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Samuel FB Morse
1791-1872,American painter and inventor. The son of a Calvinist minister, he began amateur sketching while a student at Yale College, New Haven, CT. After graduating in 1810, he returned to Charlestown, MA, to paint family portraits. In Boston in the same year he met Washington Allston, recently returned from Italy, under whose tutelage he executed his first history painting, the Landing of the Pilgrims at Plymouth (c. 1810-11; Boston, MA, Pub. Lib.). He joined Allston on his trip to London in 1811, enrolled in the Royal Academy Schools and also studied privately with Allston and Benjamin West. Morse Dying Hercules (1812-13; New Haven, CT, Yale U. A.G.), based on the pose and musculature of the Laokoon (Rome, Vatican, Mus. Pio-Clementino) and the theory evident in Allston Dead Man Restored to Life by Touching the Bones of the Prophet Elisha (1811-14; Philadelphia, PA Acad. F.A.), was critically acclaimed when exhibited at the Royal Academy and is indicative of Morse academic interests. After two trips in 1813 and 1814 to Bristol, where he painted a number of portraits and small subject pieces, Morse ended his period in England with another mythological history painting, the Judgement of Jupiter (1814-15; New Haven, CT, Yale U. A.G.).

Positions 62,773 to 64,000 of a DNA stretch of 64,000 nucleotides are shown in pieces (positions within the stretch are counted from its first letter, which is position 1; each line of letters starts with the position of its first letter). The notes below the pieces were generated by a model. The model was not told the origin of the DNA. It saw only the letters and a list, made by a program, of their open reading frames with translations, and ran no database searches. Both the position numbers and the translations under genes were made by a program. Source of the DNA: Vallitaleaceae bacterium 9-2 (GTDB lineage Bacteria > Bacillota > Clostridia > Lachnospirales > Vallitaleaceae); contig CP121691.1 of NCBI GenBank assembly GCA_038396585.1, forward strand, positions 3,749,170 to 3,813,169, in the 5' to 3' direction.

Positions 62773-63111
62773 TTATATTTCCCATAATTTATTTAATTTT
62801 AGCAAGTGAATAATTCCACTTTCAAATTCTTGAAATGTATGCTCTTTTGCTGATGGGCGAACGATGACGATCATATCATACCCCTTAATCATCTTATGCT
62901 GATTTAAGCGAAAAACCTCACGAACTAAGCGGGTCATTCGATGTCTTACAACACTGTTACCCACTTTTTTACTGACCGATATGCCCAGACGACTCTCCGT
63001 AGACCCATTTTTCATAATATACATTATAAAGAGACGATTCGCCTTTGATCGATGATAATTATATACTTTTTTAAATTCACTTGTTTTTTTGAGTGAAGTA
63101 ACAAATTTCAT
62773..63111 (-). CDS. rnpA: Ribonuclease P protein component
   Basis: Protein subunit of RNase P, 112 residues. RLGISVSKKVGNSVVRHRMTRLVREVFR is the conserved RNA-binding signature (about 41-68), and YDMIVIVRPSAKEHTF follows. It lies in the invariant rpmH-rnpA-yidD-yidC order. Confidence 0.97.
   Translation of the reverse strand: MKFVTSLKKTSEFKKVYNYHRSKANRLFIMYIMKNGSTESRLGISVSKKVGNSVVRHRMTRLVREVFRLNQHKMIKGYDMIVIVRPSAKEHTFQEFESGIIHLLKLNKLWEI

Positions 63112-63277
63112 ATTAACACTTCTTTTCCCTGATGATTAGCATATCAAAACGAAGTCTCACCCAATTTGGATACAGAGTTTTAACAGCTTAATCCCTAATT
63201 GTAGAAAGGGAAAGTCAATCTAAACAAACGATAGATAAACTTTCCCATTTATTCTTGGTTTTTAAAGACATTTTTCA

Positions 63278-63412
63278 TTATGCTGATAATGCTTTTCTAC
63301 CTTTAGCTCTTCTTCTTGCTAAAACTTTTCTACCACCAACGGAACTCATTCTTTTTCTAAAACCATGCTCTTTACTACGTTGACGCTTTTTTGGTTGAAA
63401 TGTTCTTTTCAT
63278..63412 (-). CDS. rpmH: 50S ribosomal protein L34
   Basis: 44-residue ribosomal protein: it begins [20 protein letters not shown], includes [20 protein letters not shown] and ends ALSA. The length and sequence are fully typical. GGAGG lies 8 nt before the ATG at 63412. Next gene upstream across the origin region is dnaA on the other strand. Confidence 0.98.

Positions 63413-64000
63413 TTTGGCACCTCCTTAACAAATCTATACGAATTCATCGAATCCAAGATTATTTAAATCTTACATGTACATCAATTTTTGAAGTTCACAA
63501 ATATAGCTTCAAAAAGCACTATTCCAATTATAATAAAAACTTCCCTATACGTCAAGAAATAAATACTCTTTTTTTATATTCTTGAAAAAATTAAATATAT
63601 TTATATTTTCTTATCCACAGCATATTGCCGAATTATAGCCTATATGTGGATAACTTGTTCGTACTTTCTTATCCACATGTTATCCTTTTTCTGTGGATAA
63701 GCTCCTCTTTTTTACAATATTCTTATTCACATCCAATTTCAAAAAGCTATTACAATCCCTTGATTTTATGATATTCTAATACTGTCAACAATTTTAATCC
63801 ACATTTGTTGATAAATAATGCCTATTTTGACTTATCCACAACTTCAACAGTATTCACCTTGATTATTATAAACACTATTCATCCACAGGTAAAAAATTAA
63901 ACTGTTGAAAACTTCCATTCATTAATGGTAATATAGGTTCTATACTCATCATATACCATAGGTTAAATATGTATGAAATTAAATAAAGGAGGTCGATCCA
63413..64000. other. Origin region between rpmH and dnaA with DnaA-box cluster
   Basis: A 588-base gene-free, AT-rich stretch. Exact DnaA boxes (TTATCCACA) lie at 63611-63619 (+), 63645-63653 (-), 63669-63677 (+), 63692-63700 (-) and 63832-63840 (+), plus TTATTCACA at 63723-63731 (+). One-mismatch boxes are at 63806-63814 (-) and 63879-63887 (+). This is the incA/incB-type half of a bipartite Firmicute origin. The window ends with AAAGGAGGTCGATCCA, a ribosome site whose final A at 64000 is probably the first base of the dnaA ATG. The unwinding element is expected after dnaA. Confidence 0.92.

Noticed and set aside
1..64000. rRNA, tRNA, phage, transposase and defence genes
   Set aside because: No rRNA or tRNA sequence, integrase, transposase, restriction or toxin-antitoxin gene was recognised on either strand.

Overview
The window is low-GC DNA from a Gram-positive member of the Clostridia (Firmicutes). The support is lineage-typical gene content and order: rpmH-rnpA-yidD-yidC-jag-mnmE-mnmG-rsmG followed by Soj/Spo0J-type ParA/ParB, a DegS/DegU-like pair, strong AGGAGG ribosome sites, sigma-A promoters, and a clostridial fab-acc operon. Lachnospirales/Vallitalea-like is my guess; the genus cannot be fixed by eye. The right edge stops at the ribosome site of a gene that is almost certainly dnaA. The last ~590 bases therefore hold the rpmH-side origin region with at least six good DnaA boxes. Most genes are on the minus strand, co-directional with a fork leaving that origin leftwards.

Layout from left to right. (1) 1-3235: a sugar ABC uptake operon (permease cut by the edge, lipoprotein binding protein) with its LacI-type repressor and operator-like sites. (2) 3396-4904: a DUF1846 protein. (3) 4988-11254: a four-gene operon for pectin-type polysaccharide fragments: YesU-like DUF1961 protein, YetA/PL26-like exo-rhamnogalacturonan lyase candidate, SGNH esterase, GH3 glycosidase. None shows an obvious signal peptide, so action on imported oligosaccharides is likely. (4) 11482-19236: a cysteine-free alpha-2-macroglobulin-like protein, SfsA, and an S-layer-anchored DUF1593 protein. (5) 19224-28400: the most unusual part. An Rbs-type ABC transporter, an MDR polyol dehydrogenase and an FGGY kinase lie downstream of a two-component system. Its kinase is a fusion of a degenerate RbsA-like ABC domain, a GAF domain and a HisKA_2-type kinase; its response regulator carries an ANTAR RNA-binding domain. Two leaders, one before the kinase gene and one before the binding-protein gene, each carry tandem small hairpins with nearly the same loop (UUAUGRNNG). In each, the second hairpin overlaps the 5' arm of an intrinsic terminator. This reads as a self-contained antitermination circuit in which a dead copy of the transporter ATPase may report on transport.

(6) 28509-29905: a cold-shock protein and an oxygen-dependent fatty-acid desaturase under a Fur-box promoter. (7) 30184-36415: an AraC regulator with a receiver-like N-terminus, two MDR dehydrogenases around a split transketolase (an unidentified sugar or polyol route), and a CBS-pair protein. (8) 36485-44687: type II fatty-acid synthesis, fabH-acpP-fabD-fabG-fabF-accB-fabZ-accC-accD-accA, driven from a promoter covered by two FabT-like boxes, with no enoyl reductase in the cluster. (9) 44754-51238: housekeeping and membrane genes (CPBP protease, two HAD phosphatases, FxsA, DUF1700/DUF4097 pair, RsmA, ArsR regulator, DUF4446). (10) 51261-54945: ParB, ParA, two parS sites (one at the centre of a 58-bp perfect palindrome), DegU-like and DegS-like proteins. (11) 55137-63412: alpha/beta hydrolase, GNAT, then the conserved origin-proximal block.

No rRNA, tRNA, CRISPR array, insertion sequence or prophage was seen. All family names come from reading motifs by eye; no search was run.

Anton Ebert
German, 1845-1896
Nicolas Poussin
French 1594-1665 Nicolas Poussin Galleries The finest collection of Poussin's paintings, in addition to his drawings, is located in the Louvre in Paris. Besides the pictures in the National Gallery and at Dulwich, England possesses several of his most considerable works: The Triumph of Pan is at Basildon House, near to Pangbourne, (Berkshire), and his great allegorical painting of the Arts at Knowsley. The later version of Tancred and Erminia is at the Barber Institute in Birmingham. At Rome, in the Colonna and Valentini Palaces, are notable works by him, and one of the private apartments of Prince Doria is decorated by a great series of landscapes in distemper. Throughout his life he stood aloof from the popular movement of his native school. French art in his day was purely decorative, but in Poussin we find a survival of the impulses of the Renaissance coupled with conscious reference to classic work as the standard of excellence. In general we see his paintings at a great disadvantage: for the color, even of the best preserved, has changed in parts, so that the harmony is disturbed; and the noble construction of his designs can be better seen in engravings than in the original. Among the many who have reproduced his works, Audran, Claudine Stella, Picart and Pesne are the most successful.